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Re: basic PL/SQL questions

From: Chris Leonard <s_p_a_m_chris_at_hotmail.com>
Date: Thu, 8 Jan 2004 15:32:10 -0600
Message-ID: <y%jLb.46$wo6.82449@news.uswest.net>

Responses inline...

> The way a cursor works is that once a record is fetched it is taken out of
> the cursor.

IIRC, what you mean to say is that once a record is fetched it is popped out of the "active set" (that is, the group of records meeting the query requirements that are waiting to be fetched from the server) and fetched into your execution context's (PGA) local memory.

> This works well until the last record is reached at which time
> fetch will continue to return the last record in the cursor unless you use
> the %FOUND and %NOTFOUND constructs to test for the last record?
Well, with a cursor for loop like your code is using, the test for CURSOR%NOTFOUND is implicit, so you'll never run into this problem. However, if you have code that attempts to use fetch to pop a value off of the active set into your execution context's memory, then the CURSOR%NOTFOUND is set, but your local variables don't change - not even the one you've fetched into. That's why you'll see the same item over and over - fetch doesn't return the last item repeatedly (at least not as far as I'm aware), you just keep reusing the same value which has not been replaced by any newly fetched value. Try this code in SCOTT's schema, and you'll see the last record repeated over several times because the loop (here, just a normal while loop and not a cursor for loop) does not check for CURSOR%NOTFOUND or CURSOR%FOUND:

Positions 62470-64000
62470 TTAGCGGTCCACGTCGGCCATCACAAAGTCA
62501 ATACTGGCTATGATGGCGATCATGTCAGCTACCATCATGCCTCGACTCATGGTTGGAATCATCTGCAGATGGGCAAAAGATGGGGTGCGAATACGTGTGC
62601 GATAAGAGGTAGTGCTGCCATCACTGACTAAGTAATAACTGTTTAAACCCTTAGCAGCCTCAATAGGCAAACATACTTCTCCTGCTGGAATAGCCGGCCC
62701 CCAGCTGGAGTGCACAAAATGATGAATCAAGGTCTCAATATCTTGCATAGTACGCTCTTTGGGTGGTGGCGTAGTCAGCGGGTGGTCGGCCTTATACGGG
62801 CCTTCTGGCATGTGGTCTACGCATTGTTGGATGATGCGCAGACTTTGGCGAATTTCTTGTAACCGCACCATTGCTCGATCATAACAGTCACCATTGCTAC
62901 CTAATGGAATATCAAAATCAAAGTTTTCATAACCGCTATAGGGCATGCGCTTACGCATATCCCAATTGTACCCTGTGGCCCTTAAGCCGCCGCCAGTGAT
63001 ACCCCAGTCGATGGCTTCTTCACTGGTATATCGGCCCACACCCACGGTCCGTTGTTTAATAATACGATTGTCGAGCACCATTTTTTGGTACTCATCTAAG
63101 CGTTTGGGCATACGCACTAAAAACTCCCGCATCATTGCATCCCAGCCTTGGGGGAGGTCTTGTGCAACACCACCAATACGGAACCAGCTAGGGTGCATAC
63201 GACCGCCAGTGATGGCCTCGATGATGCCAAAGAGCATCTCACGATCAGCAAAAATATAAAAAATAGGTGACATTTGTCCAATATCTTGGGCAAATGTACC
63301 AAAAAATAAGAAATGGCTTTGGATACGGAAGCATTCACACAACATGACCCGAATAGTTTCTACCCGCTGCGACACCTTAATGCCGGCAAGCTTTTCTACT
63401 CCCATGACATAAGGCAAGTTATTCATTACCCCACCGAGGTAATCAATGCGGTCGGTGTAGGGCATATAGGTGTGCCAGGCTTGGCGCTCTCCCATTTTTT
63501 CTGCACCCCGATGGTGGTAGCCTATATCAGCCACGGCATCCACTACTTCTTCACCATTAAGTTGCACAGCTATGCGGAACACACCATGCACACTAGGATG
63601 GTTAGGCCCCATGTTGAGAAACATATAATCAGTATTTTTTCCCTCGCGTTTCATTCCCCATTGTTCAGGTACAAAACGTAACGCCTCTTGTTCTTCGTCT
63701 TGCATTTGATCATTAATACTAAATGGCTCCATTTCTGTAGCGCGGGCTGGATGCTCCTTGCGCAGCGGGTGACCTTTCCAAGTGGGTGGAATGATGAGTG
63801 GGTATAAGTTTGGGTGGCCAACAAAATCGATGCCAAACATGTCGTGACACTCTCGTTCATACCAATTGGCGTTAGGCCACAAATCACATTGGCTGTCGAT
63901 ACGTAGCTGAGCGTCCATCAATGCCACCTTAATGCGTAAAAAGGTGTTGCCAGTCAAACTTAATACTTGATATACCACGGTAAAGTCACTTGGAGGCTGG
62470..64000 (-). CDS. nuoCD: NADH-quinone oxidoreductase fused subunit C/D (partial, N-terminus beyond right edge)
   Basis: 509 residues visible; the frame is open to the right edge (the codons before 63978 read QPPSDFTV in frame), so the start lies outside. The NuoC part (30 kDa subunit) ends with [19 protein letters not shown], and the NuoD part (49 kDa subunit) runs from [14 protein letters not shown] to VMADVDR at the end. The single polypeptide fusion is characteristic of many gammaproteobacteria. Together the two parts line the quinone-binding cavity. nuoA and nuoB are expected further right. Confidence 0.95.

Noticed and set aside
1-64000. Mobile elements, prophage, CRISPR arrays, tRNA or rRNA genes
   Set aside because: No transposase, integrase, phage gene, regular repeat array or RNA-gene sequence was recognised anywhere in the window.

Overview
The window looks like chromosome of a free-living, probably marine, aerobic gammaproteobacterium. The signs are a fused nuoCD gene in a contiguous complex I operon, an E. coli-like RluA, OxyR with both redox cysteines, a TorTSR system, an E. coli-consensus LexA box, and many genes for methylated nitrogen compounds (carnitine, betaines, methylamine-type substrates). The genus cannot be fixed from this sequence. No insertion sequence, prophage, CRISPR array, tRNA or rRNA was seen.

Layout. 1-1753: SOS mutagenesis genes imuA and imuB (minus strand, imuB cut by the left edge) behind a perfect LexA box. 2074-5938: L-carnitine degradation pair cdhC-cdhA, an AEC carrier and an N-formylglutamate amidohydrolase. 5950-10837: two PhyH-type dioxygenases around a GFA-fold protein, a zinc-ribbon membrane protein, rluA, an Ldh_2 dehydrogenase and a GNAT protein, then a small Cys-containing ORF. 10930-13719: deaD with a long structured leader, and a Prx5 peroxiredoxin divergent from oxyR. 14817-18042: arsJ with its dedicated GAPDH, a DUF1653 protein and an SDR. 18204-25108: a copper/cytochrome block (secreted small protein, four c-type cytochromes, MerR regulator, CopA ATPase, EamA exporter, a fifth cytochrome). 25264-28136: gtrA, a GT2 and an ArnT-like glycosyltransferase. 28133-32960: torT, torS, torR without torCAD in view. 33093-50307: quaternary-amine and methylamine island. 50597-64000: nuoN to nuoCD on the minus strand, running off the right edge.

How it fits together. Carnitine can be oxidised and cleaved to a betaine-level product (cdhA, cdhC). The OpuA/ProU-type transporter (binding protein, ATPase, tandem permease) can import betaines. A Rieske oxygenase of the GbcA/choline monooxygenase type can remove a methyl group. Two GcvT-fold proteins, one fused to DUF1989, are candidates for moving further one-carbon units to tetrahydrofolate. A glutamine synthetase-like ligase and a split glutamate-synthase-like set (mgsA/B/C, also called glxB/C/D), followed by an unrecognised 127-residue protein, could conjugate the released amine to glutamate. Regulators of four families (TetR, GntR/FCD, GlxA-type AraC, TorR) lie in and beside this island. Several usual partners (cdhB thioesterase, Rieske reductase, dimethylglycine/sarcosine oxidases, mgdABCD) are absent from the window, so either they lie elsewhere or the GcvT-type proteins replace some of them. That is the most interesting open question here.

declare
  cursor c1 is select ename from emp;
  myrec c1%rowtype;
  x number(2) := 0;
begin
  open c1;
  fetch c1 into myrec;
  while x < 40 loop
    dbms_output.put_line (myrec.ename);
    fetch c1 into myrec;
    x := x + 1;
  end loop;
end;
/

>
> The cursor loop used in the above example eliminates the need to open,
 close
> and fetch. It also eliminates the need to check for the last record.
/
Yes, the open, fetch, and close statements are implicit with the cursor for loop syntax.

> There is no formal declaration of the cursor name "product_rec" first used
> on line 6. Is this an example of an implicit cursor of table-based record
> type?

No, but you're close. It's not a table-based record type, but rather a cursor-based record type. It's as though the DECLARE section had a line at the end that read as follows:

    PRODUCT_REC PRODUCT_CUR%ROWTYPE
>
> On line 9 how does PL/SQL know that there is a product_price field in the
> cursor record? Is this also part of the implicit cursor definition?
It knows this because of the implicit declaration of the product_rec variable (see above).

Hope this helps!
Chris


Chris Leonard, The Database Guy
http://www.databaseguy.com

Brainbench MVP for Oracle Admin
http://www.brainbench.com

MCSE, MCDBA, OCP, CIW


Received on Thu Jan 08 2004 - 15:32:10 CST

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